- Street, Sally, Eerola, Tuomas & Kendal, Jeremy (2022). The role of population size in folk tune complexity. Humanities and Social Sciences Communications 9: 152.
- Watson, Robin, Morgan, Thomas J. H., Kendal, Rachel L., Van de Vyver, Julie & Kendal, Jeremy (2021). Social learning strategies and cooperative behaviour: Evidence of payoff bias, but not prestige or conformity, in a social dilemma game. Games 12(4): 89.
- Scanlon, Lauren, Lobb, Andrew, Tehrani, Jamshid J. & Kendal, Jeremy R. (2019). Unknotting the interactive effects of learning processes on cultural evolutionary dynamics. Evolutionary Human Sciences 1: e17.
- Granito, C., Tehrani, J., Kendal, J. & Scott-Phillips, T. (2019). Style of pictorial representation is shaped by intergroup contact. Evolutionary Human Sciences 1: e8.
- Offord, M., Gill, R. & Kendal, J. (2019). The Effects of Prestige on Collective Performance and Information Flow in a Strictly Hierarchical Institution. Palgrave Communications 5(1): 4.
- Vale, Gillian, Flynn, Emma G., Kendal Jeremy R., Rawlings, Bruce, Hopper Lydia M., Schapiro Steven J., Lambeth Susan P. & Kendal Rachel L. (2017). Testing differential use of payoff-biased social learning strategies in children and chimpanzees. Proceedings of the Royal Society B 284(1868): 20171751.
- Rudman, H., Bailey-Ross, C., Kendal, J., Mursic, Z., Lloyd, A., Ross, B. & Kendal, R.L. (2018). Multidisciplinary exhibit design in a Science Centre: a participatory action research approach. Educational Action Research 26(4): 567-588.
- Acerbi, A., Kendal, J. & Tehrani, J.J. (2017). Cultural complexity and demography: The case of folktales. Evolution and Human Behavior 38(4): 474-480.
- Skrebyte, A., Garnett, P. & Kendal, J.R. (2016). Temporal Relationships Between Individualism–Collectivism and the Economy in Soviet Russia: A Word Frequency Analysis Using the Google Ngram Corpus. Journal of Cross-Cultural Psychology 47(9): 1217-1235.
- Kendal, R.L., Kendal, J.R., Mursic, Z., Bailey-Ross, C., Rudman, H., Lloyd, A. & Ross, B. (2016). Designing for creativity and innovation in informal science learning. Informal Learning Review (137): 20-24.
- Offord, M., Gill, R. & Kendal, J.R. (2016). Leadership between decks: a synthesis and development of engagement and resistance theories of leadership based on evidence from practice in Royal Navy warships. Leadership & Organization Development Journal 37(2): 289-304.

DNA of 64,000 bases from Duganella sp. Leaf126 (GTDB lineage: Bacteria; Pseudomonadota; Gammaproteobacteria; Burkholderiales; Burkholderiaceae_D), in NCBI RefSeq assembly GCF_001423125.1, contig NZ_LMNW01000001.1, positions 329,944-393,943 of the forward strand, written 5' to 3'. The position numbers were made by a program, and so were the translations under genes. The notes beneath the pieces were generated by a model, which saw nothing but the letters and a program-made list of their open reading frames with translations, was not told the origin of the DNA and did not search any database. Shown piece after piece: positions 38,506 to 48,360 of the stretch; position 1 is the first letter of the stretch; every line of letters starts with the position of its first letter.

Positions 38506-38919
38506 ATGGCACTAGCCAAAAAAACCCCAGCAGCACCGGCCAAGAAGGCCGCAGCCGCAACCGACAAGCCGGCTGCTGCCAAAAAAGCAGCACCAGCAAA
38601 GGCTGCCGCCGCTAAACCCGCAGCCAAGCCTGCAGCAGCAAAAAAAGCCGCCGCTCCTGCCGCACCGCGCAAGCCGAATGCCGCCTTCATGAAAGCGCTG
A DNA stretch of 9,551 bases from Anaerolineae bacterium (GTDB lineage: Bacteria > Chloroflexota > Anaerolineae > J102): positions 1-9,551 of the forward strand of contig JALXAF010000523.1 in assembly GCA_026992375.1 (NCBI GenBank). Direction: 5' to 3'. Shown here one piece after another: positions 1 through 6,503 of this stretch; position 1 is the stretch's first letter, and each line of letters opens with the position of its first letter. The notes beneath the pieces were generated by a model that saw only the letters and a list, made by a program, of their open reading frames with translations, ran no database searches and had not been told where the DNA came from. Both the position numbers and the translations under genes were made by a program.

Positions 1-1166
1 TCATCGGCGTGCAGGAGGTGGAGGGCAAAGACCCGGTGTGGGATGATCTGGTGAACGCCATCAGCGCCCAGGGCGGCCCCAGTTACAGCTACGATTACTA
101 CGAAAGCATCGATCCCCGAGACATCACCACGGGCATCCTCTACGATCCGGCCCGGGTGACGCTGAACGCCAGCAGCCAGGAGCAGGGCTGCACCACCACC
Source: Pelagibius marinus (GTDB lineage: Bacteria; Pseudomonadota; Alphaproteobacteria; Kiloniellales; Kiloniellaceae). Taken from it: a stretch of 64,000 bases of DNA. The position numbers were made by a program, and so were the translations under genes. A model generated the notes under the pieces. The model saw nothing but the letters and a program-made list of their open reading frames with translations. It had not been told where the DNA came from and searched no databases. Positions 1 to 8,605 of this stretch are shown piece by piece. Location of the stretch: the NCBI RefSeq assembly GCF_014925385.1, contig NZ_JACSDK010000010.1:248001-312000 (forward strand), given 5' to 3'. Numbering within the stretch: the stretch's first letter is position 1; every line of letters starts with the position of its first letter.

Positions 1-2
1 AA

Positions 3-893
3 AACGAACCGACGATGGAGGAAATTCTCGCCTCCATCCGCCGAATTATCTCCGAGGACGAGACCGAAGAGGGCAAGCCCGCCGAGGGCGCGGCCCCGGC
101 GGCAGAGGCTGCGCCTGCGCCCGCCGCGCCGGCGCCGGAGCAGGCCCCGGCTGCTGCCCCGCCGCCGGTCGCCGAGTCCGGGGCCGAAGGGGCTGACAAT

- Attwell, L., Kovarovic, K. & Kendal, J.R. (2015). Fire in the Plio-Pleistocene: The functions of hominin fire use, and the mechanistic, developmental and evolutionary consequences. Journal of Anthropological Sciences 93: 1-20.
- Walters, C.E., Straughan, B. & Kendal, J.R. (2013). Modelling alcohol problems: Total recovery. Ricerche di Matematica 62(1): 33-53.
- Flynn, E.G., Laland, K.N., Kendal, R.L. & Kendal, J.R. (2013). Developmental niche construction. Developmental Science 16(2): 296-313.
- Walters, C.E. & Kendal, J.R. (2013). An SIS model for cultural trait transmission with conformity bias. Theoretical Population Biology 90: 56-63.
- Kendal, J.R. (2012). Comment concerning cumulative cultural evolution, on M. O'Brien and K.N. Laland 'Genes, culture and agriculture: an example of human niche construction'. Current Anthropology 53(4): 434-470.
- Kendal, J.R., Tehrani, J.J. & Odling-Smee, J. (2011). Human Niche Construction in Interdisciplinary Focus. Philosophical Transactions of the Royal Society B. Biological Sciences 366(1566): 785-792.
- Setchell, J.M., Kendal, J.R. & Tyniec, P. (2011). Do non-human primates synchronise their menstrual cycles? A test in mandrills. Psychoneuroendocrinology 36(1): 51-59.
- Kendal, J.R. (2011). Cultural niche construction and human learning environments: investigating socio-cultural perspectives. Biological Theory 6(3): 241-250.